Aiko and Reina have been together for almost 20 years, yet one thing remains unsaid between them: "Daisuki," or, "I love you." As they approach their anniversary, their relationship comes to an impasse as Aiko the Japanese housewife begins demanding "I love you" with a side of marriage and romance.
But Reina doesn't understand complex concepts like "love" or other heavy emotions. She's spent years supporting her girlfriend via a soul-sucking salary job and tending to their mutual needs in the bedroom. Isn't that sufficient? In a culture demanding Reina choose between the "feminine" and the "masculine" worlds, it's bad enough she's trying to find her role without Aiko adding extra pressure.
Some words need not saying, but "I love you" is about to destroy a relationship already surviving strange side-lovers and even stranger exploits.
If society has taught Aiko anything, it's that one day she will marry a man. Not until she meets Reina, a lesbian with a knack for flirting, does she decide she wants to experience a different kind of sexual liberation - assuming she can overcome her insecurities and nosy family. As she succumbs more and more to Reina's charms, however, Aiko wonders if she can really abandon everyone's expectations.
Reina has met plenty of girls like Aiko before: cute, naive, and ready to screw the status quo. After being burned by countless young women who go on to marry men and forget their lesbian lives, how can Reina trust yet another "good girl" following her around? Especially when she thinks she may be having those foreign feelings for her best friend instead.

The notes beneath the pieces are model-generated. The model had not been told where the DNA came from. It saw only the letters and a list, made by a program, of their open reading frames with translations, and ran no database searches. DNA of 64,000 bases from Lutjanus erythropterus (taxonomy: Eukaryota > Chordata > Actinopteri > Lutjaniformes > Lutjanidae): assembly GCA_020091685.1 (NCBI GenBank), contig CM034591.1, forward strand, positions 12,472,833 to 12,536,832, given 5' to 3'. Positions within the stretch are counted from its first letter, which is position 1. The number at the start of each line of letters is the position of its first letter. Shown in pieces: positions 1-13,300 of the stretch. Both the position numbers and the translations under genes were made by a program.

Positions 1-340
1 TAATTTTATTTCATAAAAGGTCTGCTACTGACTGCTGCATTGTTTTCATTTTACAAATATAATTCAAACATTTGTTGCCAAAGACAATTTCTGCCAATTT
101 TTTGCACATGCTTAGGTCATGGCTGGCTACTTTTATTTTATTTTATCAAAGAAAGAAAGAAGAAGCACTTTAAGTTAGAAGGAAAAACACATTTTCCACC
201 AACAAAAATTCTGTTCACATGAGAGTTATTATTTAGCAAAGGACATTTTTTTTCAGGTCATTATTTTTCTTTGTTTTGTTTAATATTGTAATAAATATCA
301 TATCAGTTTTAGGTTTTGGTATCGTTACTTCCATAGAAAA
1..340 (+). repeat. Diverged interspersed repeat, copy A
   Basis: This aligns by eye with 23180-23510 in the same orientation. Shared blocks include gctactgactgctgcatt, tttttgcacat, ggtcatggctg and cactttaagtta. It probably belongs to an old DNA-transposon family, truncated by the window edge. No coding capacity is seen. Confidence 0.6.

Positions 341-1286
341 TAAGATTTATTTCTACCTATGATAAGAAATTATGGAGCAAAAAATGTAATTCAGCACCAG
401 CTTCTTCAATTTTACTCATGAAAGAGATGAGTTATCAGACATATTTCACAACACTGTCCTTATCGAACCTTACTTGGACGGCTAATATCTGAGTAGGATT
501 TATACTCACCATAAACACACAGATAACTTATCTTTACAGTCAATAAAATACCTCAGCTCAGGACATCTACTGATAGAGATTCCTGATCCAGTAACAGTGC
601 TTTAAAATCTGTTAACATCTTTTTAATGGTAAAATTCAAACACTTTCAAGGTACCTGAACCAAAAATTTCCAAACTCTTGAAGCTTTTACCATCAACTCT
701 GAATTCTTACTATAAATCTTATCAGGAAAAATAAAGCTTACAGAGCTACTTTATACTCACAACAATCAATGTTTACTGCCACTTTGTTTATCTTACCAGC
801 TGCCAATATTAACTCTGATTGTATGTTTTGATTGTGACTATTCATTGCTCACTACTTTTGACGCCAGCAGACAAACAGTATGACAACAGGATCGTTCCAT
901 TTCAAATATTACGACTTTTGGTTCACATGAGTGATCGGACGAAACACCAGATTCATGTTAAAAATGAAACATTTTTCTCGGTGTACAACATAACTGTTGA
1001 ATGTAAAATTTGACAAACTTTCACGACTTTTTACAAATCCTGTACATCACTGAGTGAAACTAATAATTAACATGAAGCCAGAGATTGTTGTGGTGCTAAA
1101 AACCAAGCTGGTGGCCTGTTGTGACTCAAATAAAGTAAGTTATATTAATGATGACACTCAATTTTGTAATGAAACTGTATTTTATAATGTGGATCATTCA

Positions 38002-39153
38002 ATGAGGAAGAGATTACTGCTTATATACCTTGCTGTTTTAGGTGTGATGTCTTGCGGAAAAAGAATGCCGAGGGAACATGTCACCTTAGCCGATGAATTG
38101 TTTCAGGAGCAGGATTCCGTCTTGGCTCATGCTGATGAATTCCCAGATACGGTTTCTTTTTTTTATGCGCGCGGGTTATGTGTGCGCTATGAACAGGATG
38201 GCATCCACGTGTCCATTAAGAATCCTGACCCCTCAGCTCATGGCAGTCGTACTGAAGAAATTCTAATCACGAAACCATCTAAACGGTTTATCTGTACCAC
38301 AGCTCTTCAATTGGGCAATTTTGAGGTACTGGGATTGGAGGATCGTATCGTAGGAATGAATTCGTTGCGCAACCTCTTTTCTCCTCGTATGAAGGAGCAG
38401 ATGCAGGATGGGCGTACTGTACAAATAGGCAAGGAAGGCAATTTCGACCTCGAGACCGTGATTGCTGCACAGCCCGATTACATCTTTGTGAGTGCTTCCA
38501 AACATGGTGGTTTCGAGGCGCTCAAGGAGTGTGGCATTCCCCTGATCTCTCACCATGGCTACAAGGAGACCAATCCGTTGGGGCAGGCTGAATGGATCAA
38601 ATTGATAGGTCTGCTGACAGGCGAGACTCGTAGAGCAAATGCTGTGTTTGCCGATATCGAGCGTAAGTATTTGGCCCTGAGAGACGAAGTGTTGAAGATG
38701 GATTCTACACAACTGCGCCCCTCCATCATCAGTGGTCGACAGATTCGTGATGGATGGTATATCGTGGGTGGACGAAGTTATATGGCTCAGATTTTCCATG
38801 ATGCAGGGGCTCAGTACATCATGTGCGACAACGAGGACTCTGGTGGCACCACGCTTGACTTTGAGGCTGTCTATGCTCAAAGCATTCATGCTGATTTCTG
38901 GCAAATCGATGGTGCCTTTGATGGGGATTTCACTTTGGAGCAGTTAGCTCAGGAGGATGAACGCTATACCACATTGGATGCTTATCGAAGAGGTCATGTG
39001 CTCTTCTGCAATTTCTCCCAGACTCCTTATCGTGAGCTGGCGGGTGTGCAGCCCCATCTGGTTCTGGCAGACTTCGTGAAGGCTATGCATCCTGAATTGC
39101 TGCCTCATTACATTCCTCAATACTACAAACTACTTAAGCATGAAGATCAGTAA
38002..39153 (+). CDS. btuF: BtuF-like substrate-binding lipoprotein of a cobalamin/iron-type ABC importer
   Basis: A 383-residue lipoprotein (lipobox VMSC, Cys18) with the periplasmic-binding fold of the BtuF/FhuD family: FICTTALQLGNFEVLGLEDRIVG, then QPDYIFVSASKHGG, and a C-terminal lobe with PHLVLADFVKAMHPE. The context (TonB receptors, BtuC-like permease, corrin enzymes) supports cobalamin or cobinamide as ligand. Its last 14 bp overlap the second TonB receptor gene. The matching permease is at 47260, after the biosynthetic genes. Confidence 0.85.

Time will only tell if Hatsukoi, or "first love," has really come to two such different people. Is their relationship genuine or just another footnote amongst flirting, lying, and sneaking around love hotels?
For over twenty years Reina has sexually celebrated the women around her with a reverence only tolerated by her wife, Aiko. But when Reina misinterprets the fluidity of their open relationship, she's backed into a corner where her gender dysphoria reigns supreme. In order to salvage her marriage, she may have to reanalyze the way she views the world, her life, and her experiences.
Just when she thinks she's figured her spouse out, Aiko faces an unexpected transgression. Can she forgive her? Or will love finally give way to the fatigue that accompanies being with someone like Reina? A sick mother and unsympathetic sister are not helping Aiko's dilemma.
Even the most passionate relationships sometimes fall asunder to "seikou," the sexual character at the core of one's identity. Will Reina and Aiko reunite with stronger hearts, or is it finally time to go their separate ways? And if they do split up, who will help them pick up the pieces - the stoic therapist, the desperate socialite, or the young couple who initiated this mess to begin with?